My husband knows me too well. Starting Thursday, I’m off to spend four days at the Pacific Northwest Writers Association (PNWA) conference, and it will be the first time I’ll pitch my current book to literary agents and publishing editors. Francis thought to himself, ‘hmmm, what could I get her as a good luck present, something she could wear or keep close to her at the conference?’ And he picked the absolute most perfect thing: a 46664 wristband.
Most people will think, ‘what the heck is that?’ But my husband, he knows these things. He is well aware of my admiration for the man associated with that number, of how I draw inspiration from that man’s persistence, resilience and commitment. You see, 46664 comes from the prison number given to Nelson Mandela when he was incarcerated at Robben Island for the start of his 27-year term—prisoner number 466 of 1964.
Today also happens to be Nelson Mandela’s 94th birthday, and Mandela Day, as declared by the United Nations in 2009. The campaign message says “Nelson Mandela has fought for social justice for 67 years. We’re asking you to start with 67 minutes…We would be honored if such a day can serve to bring together people around the world to fight poverty and promote peace and reconciliation…” To help us all get started, here are 67 ways to promote peace and change the world.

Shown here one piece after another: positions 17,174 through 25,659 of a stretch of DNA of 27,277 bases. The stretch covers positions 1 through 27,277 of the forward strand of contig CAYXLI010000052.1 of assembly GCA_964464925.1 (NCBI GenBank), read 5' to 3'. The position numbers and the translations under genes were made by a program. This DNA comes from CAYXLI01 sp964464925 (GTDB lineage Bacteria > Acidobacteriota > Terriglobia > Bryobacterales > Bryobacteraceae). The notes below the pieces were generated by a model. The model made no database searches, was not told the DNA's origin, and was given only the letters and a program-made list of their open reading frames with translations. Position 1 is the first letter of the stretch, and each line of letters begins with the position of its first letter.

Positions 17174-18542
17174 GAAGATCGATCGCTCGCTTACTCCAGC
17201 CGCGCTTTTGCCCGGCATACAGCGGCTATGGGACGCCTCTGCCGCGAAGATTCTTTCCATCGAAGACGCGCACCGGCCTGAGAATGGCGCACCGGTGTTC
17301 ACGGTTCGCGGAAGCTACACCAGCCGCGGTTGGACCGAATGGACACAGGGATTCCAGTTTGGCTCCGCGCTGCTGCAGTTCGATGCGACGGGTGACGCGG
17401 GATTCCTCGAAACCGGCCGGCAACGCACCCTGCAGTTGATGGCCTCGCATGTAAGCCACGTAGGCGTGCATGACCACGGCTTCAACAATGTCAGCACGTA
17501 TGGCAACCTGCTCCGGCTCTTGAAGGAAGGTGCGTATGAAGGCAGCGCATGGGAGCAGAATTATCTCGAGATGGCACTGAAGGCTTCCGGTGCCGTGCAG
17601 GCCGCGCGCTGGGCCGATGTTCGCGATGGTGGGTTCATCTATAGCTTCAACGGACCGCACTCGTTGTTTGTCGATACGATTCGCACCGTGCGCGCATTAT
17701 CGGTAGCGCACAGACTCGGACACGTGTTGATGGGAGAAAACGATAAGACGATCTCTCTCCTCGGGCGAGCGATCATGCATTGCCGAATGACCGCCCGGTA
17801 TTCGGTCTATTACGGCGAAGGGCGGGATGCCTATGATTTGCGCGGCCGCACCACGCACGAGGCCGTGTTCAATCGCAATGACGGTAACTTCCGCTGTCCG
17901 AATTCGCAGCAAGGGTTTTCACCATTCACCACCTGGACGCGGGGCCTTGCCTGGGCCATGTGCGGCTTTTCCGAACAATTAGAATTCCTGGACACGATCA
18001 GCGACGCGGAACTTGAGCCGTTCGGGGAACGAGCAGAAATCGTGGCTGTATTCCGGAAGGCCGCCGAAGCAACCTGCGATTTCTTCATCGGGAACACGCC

And since this post is all about integers, there’s another special thing about the number 94: it’s the year Mandela was elected President in South Africa’s first democratic election. In other words, it was the first time that black South Africans were ever given the right to vote.
I was there that year, living in Johannesburg, working in some of the squatter camps that had sprouted up south of the city and serving as an observer for the Electoral Commission. I recall the extreme tension and fighting before the election—right-wing AWB bombs and Zulu marches. I vividly remember the emotional impact that the voting process had on people, like the octogenarian who was so simultaneously frightened and exhilarated to be doing what he was doing that he wet himself in the voting booth. Best of all, I can still hear the joy and celebration from the days after the election in my head, even now.
Nelson Mandela, the 1994 elections and the mission of Mandela Day—they all ignite my passion, perseverance and commitment in a very tangible way, because I’ve witnessed what people can do, what they can make happen against some very gigantic odds. I’ll be wearing my 46664 wristband at the PNWA conference this weekend, and it will be just the reminder I need when I’m about to step up to an agent’s table at a pitch session. Actually, it’s a double reminder: I’ll be thinking of Nelson, and I’ll be thinking of my husband, or, as he likes to call himself, the other guy in my life.